Making our vision for population health a reality will require concerted, systematic and coherent efforts over many years. We hope that the framework we have set out will provide a starting point for this and a useful tool for developing population health systems at national, regional and local levels.
This also signals a new phase of work for The King’s Fund. Building on our work to promote integrated care and support place-based systems of care, population health will be a key focus for us in future. We hope that you will join us as we embark on the next stage in our journey.
I work with children aged 5-19 as a School Nurse Practice Educator, and preventative and public health is at the heart of everything that we do, but sadly our budgets have been cut locally by 5% this last year. Our role is to provide preventative health messages to our future generation, but with the numbers of qualified School Nurses at an all time low, our work is totally unsustainable. More funding is required locally as prevention is always an oversight and especially with our children.
I do not comprehend how a report on Health by your organisation can fail to mention the affects on health provision of the drive towards the privatisation of health services.
Year on year cuts in services- described dishonestly as increases- have dramatically reduced the possibility of meeting the needs of our growing population. But even more importantly cuts in wages, difficulties affording housing, and the overall growth of poverty are all ensuring that health inequality grows. The enabled poisoning of the population by the so called food industry which adds sugar and chemicals to almost everything we eat in order to extend shelf life and make us addicted to certain foods is actively causing the rise in obesity and diabetes yet the private sector under this government is sacrosanct.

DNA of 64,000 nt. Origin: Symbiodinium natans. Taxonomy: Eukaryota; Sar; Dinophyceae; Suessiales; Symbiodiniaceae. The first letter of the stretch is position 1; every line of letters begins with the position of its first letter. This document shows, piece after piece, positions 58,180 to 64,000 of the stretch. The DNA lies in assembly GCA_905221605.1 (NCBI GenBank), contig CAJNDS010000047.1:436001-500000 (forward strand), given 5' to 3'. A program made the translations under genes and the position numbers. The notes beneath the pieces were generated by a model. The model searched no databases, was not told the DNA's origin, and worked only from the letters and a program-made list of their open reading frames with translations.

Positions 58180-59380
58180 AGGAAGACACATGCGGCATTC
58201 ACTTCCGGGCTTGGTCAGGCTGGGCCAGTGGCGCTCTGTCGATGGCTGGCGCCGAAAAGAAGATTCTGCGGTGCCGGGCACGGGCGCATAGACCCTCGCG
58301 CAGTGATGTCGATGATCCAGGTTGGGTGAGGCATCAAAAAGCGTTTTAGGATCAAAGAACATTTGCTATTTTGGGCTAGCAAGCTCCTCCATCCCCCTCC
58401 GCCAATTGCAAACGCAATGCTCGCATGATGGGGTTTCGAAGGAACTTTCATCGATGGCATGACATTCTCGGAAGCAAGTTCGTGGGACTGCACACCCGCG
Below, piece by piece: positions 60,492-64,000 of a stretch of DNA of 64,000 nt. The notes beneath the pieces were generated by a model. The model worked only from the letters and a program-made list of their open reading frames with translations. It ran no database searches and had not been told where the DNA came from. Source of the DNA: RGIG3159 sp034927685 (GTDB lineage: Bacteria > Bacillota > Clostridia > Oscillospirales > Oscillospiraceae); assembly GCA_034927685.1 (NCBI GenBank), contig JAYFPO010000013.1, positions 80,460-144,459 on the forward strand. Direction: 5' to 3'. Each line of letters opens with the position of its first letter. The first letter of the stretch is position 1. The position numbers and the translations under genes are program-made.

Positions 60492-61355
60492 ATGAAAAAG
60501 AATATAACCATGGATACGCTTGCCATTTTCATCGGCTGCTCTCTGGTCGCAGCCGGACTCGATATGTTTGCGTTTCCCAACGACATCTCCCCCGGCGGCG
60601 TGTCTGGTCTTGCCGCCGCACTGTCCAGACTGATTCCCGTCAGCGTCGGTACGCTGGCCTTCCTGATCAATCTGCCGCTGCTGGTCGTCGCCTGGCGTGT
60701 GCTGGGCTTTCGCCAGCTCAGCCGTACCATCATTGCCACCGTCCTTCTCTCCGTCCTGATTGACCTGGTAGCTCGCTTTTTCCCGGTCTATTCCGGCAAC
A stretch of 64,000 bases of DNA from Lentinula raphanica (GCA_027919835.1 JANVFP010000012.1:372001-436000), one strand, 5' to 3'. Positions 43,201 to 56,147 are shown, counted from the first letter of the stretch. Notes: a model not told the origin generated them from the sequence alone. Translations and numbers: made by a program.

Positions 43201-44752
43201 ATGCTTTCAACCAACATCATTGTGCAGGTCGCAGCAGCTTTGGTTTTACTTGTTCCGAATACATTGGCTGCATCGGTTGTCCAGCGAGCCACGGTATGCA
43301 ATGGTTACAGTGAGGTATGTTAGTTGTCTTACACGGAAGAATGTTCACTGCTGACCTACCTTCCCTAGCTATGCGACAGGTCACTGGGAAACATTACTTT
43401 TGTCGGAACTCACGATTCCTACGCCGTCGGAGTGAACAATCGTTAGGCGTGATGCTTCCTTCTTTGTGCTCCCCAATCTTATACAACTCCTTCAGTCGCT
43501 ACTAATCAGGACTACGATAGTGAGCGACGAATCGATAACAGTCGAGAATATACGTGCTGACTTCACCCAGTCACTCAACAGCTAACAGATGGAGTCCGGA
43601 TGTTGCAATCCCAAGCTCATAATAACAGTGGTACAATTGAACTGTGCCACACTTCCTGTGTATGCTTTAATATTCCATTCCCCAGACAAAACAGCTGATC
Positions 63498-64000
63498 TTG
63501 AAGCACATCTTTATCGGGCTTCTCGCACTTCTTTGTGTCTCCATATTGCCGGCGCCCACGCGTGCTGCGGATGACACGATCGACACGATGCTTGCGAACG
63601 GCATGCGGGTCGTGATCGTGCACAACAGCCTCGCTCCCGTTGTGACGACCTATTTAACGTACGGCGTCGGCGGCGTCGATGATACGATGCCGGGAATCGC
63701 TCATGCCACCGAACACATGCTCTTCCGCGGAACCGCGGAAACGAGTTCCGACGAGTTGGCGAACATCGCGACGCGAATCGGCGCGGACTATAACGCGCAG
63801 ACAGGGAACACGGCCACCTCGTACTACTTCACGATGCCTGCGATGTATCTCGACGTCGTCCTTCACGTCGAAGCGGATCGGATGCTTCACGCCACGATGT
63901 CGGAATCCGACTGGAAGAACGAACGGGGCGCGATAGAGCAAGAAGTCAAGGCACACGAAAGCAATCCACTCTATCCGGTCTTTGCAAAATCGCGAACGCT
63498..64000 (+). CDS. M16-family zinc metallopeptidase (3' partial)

And "place based provision" simply means the rolling out of Accountable care type organisations which break up the cohesion of services even further, lose the economy of scale and enable the easy take over of our health services by mainly US private health providers, which will result in a massive reduction in services as they skim off 20-30% of the funding we provide to pay their individual costs and profits.
I have witnessed the decline of services in Health and Social Care to those suffering from a LTC (Mental Health) over years. It's EASY to DISMISS this Group, because they have no idea on their RIGHTS. 'Integration' is 'dead' in the water, first you need to identify ALL the AGENCIES involved. LEADERS are NOT LEADERS if they have NOT worked at the 'coal face'.